Director Jennifer Lynch’s camera winds its way through a dingy house with tragically outdated décor during the opening moments of Chained. It’s almost as if the filmmaker is encouraging the audience to get nice and cozy with this depressing setting because we’re going to be spending a lot of time here.
Thankfully, we don’t spend nearly as much time in that sad hell hole as poor little Tim. The nine year old boy (Evan Bird) and his mother (Julia Ormond sporting a busted American accent) are abducted by Bob (Vincent D’Onofrio), a cab-driving serial killer who targets women and takes the two of them back to his house.
Eventually, Bob forces young Tim to become his servant/slave and starts calling him Rabbit. As if that wasn’t dehumanizing enough, Rabbit is restricted by a chain around his ankle after a failed escape attempt. As the years go by and Rabbit (now played by Eamon Farren) continues to serve Bob dutifully, the killer decides to make the young man his protégé. After having spent more time with Bob than with his own family, will Rabbit follow in the serial killer’s footsteps?
The plot of Chained is strongly reminiscent of 2010’s Bereavement, another story about a child who is kidnapped by a killer and forced to witness brutal acts of violence against women. Lynch — daughter of Oscar-nominated provocateur David Lynch — has a distinct style and has proven to be perfectly capable of creeping us out in her own right. Simply reading the synopsis for Boxing Helena, her feature film debut, might make some people squirm. Lynch revisits some of the themes from that earlier film, including the twisted bond between a kidnapper and his long-time victim.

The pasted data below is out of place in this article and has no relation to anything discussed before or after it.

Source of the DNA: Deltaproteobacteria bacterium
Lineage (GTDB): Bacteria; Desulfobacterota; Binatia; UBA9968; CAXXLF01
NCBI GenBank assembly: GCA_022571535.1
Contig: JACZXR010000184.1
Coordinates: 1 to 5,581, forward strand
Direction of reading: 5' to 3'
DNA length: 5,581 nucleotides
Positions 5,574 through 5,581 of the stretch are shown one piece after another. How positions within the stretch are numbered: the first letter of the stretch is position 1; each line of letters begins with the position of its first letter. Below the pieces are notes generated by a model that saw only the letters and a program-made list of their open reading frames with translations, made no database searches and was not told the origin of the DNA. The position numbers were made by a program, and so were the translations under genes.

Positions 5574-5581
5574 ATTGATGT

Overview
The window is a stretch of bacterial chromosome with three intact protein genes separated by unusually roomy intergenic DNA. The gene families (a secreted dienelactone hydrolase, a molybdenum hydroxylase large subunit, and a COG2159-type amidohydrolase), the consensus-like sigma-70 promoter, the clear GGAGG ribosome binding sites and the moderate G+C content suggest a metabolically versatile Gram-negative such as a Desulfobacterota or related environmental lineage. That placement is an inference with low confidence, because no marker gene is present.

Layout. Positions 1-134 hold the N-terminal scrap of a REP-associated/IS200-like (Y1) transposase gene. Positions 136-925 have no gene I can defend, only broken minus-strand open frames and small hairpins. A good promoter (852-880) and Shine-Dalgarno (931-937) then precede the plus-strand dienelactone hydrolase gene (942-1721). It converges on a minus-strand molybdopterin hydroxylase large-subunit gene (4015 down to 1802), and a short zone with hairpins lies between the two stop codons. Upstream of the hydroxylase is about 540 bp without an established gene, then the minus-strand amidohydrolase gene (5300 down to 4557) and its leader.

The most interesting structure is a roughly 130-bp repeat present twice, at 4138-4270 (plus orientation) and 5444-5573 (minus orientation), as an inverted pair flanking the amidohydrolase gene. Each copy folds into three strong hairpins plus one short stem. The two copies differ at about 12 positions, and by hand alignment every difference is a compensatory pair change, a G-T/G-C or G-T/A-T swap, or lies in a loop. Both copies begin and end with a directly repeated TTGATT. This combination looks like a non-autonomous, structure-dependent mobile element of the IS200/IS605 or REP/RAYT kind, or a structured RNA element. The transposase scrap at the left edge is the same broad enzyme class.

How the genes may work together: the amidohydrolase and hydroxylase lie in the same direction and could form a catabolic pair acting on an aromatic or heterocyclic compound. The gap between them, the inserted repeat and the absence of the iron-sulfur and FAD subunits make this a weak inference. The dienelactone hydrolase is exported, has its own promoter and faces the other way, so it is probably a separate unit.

D’Onofrio has always been a towering, off-kilter presence on screen, so he’s the perfect choice to play a psychotic brute who overpowers women and children. (I meant that previous sentence in the nicest way possible.) Though D’Onofrio’s performance is suitably unsettling, it’s not always exactly clear how crazy Bob is supposed to be. For the most part, he appears completely volatile and unhinged, but he’s also wily enough to keep tabs on Rabbit with a nanny cam. Bob seems (conveniently) just sane enough to keep Rabbit from escaping.
The actor is matched quite well by the two performers who play Rabbit. I probably preferred Bird’s feistier portrayal to Farren’s sunken-cheeked performance because the latter reminded me too much of Robert Pattinson, but they were both solid. The transition between the two Rabbits is quick and effective. Meanwhile, if you’re looking for a portrayal of strong women you’ve made a horrible mistake. So many women are brutalized here that I felt like I was watching Criminal Minds: The Movie. Still, the fact that women are shown in such a humiliating and unflattering light makes sense within this story because Bob himself views them as less than human and wants to pass that attitude down to Rabbit.
Jake Weber (Medium) also appears as Tim’s dad, but the film is mostly a two-character piece between Bob and Rabbit. (I can easily imagine this story on a stage.) For the early part of the film, the camera tends to hang back a bit and we mostly see just the aftermath of Bob’s killings. As the story progresses and Rabbit becomes more familiar with Bob’s methods, it’s no accident that the movie becomes noticeably bloodier. (Chained was originally tagged with an NC-17 rating before being trimmed down to earn an R.)
We’re talking rape, torture (mental and physical), throat slittings and incest. (In other words, fun for the whole family!) I really wished the movie didn’t feel the need to explain Bob’s psychosis until I saw how his back story tied into the film’s ludicrous final act. Either way, Chained is (for better and for worse) a truly nasty piece of work.